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  Octopus, a computational framework for exploring light-driven phenomena and quantum dynamics in extended and finite systems

Tancogne-Dejean, N., Oliveira, M. J. T., Andrade, X., Appel, H., Borca, C. H., Le Breton, G., et al. (2019). Octopus, a computational framework for exploring light-driven phenomena and quantum dynamics in extended and finite systems.

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Item Permalink: http://hdl.handle.net/21.11116/0000-0005-6D01-0 Version Permalink: http://hdl.handle.net/21.11116/0000-0005-6D02-F
Genre: Paper

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1912.07921.pdf (Preprint), 4MB
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2019
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© the Author(s)

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https://arxiv.org/abs/1912.07921 (Preprint)
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 Creators:
Tancogne-Dejean, N.1, Author              
Oliveira, M. J. T.1, Author              
Andrade, X.2, Author
Appel, H.1, Author              
Borca, C. H.2, Author
Le Breton, G.3, Author
Buchholz, F.1, Author              
Castro, A.4, 5, Author
Corni, S.6, 7, Author
Correa, A. A.2, Author
de Giovannini, U.1, Author              
Delgado, A.8, Author
Eich, F. G.1, Author              
Flick, J.9, 10, Author
Gil, G.6, 11, Author
Gomez, A.4, Author
Helbig, N.12, Author
Hübener, H.1, Author              
Jestädt, R.1, Author              
Jornet-Somoza, J.1, Author              
Larsen, A. H.13, AuthorLebedeva, I. V.13, AuthorLüders, M.1, Author              Marques, M. A. L.14, AuthorOhlmann, S. T.15, AuthorPipolo, S.16, AuthorRampp, M.15, AuthorRozzi, C. A.7, AuthorStrubbe, D. A.17, AuthorSato, S.1, 18, Author              Schäfer, C.1, Author              Theophilou, I.1, Author              Welden, A.2, AuthorRubio, A.1, 10, 13, Author               more..
Affiliations:
1Theory Group, Theory Department, Max Planck Institute for the Structure and Dynamics of Matter, Max Planck Society, ou_2266715              
2Quantum Simulations Group, Lawrence Livermore National Laboratory, ou_persistent22              
3Département de Physique, École Normale Supérieure de Lyon, ou_persistent22              
4Institute for Biocomputation and Physics of Complex Systems, University of Zaragoza, ou_persistent22              
5ARAID Foundation, ou_persistent22              
6Dipartimento di Scienze Chimiche, Università degli studi di Padova, ou_persistent22              
7NR – Istituto Nanoscienze, ou_persistent22              
8Xanadu, Toronto, ou_persistent22              
9John A. Paulson School of Engineering and Applied Sciences, Harvard University, ou_persistent22              
10Center for Computational Quantum Physics, Flatiron Institute, ou_persistent22              
11Instituto de Cibernética, Matemática y Física, ou_persistent22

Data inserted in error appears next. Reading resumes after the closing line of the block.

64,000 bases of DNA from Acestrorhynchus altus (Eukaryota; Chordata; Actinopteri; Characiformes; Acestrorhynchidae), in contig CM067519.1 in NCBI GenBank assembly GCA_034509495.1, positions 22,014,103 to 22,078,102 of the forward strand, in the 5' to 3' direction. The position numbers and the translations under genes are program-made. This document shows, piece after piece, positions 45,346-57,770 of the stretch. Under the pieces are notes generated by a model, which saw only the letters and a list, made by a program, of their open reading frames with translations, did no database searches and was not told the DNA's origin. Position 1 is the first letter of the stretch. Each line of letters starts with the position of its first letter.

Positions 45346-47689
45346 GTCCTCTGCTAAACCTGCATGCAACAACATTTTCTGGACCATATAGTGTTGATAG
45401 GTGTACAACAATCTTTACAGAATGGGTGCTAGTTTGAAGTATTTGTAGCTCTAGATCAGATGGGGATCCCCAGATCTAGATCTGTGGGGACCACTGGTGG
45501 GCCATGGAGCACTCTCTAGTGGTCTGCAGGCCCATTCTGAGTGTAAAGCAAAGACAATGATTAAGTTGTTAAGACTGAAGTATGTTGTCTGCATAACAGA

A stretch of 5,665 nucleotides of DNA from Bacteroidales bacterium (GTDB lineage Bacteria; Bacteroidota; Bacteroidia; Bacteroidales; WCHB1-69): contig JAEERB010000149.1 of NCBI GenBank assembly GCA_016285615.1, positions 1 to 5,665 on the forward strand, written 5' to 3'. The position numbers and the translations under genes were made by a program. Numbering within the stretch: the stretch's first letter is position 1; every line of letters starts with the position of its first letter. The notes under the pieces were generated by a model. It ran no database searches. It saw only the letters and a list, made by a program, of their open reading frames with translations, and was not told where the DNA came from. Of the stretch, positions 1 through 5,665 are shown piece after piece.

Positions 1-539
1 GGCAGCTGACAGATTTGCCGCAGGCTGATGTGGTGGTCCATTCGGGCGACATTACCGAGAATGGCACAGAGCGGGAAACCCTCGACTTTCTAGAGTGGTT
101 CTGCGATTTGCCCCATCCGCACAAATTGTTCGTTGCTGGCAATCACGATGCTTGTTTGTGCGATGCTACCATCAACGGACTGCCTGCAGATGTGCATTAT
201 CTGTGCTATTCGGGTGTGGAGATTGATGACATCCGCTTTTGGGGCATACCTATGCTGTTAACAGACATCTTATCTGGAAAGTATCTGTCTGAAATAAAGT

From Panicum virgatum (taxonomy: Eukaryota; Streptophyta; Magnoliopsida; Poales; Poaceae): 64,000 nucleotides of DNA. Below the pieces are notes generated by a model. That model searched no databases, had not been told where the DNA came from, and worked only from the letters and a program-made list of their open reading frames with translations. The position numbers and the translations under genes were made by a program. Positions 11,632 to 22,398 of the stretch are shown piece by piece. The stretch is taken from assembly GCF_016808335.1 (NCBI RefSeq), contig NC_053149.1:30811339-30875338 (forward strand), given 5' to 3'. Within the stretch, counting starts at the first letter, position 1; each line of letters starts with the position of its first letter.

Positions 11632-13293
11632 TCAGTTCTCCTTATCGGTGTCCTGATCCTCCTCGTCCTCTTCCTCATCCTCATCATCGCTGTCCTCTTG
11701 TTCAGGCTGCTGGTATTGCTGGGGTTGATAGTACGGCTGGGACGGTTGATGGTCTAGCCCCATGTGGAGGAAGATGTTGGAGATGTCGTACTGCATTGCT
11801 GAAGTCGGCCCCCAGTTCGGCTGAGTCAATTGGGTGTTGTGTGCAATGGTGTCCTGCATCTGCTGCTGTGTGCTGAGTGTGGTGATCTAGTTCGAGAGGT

12Nanomat/Qmat/CESAM and ETSF, Université de Liège, ou_persistent22              
13Nano-Bio Spectroscopy Group and ETSF, Universidad del País Vasco, ou_persistent22              
14Institut für Physik, Martin-Luther-Universität Halle-Wittenberg, ou_persistent22              
15Max Planck Computing and Data Facility, ou_persistent22              
16Universit de Lille, CNRS, Centrale Lille, ENSCL, Universit d Artois, ou_persistent22              
17Department of Physics, School of Natural Sciences, University of California, ou_persistent22              
18Center for Computational Sciences, University of Tsukuba, ou_persistent22              

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 Abstract: Over the last years extraordinary advances in experimental and theoretical tools have allowed us to monitor and control matter at short time and atomic scales with a high-degree of precision. An appealing and challenging route towards engineering materials with tailored properties is to find ways to design or selectively manipulate materials, especially at the quantum level. To this end, having a state-of-the-art ab initio computer simulation tool that enables a reliable and accurate simulation of light-induced changes in the physical and chemical properties of complex systems is of utmost importance. The first principles real-space-based Octopus project was born with that idea in mind, providing an unique framework allowing to describe non-equilibrium phenomena in molecular complexes, low dimensional materials, and extended systems by accounting for electronic, ionic, and photon quantum mechanical effects within a generalized time-dependent density functional theory framework. The present article aims to present the new features that have been implemented over the last few years, including technical developments related to performance and massive parallelism. We also describe the major theoretical developments to address ultrafast light-driven processes, like the new theoretical framework of quantum electrodynamics density-functional formalism (QEDFT) for the description of novel light-matter hybrid states. Those advances, and other being released soon as part of the Octopus package, will enable the scientific community to simulate and characterize spatial and time-resolved spectroscopies, ultrafast phenomena in molecules and materials, and new emergent states of matter (QED-materials).

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Language(s): eng - English
 Dates: 2019-12-17
 Publication Status: Published online
 Pages: 81
 Publishing info: -
 Table of Contents: -
 Rev. Method: No review
 Identifiers: arXiv: 1912.07921
 Degree: -

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